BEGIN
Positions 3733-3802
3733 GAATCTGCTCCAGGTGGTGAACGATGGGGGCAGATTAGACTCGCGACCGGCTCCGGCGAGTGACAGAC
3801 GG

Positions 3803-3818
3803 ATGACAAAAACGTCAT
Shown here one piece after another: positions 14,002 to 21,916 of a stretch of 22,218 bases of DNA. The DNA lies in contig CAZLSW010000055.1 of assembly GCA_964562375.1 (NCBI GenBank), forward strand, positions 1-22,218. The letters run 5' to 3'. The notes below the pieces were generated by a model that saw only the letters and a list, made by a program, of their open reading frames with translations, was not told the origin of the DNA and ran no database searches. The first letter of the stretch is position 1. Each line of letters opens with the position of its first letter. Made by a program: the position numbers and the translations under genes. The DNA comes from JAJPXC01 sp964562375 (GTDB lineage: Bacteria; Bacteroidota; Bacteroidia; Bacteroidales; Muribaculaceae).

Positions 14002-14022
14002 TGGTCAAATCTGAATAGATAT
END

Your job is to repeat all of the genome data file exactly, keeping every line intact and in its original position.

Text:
Positions 3733-3802
3733 GAATCTGCTCCAGGTGGTGAACGATGGGGGCAGATTAGACTCGCGACCGGCTCCGGCGAGTGACAGAC
3801 GG

Positions 3803-3818
3803 ATGACAAAAACGTCAT
Shown here one piece after another: positions 14,002 to 21,916 of a stretch of 22,218 bases of DNA. The DNA lies in contig CAZLSW010000055.1 of assembly GCA_964562375.1 (NCBI GenBank), forward strand, positions 1-22,218. The letters run 5' to 3'. The notes below the pieces were generated by a model that saw only the letters and a list, made by a program, of their open reading frames with translations, was not told the origin of the DNA and ran no database searches. The first letter of the stretch is position 1. Each line of letters opens with the position of its first letter. Made by a program: the position numbers and the translations under genes. The DNA comes from JAJPXC01 sp964562375 (GTDB lineage: Bacteria; Bacteroidota; Bacteroidia; Bacteroidales; Muribaculaceae).

Positions 14002-14022
14002 TGGTCAAATCTGAATAGATAT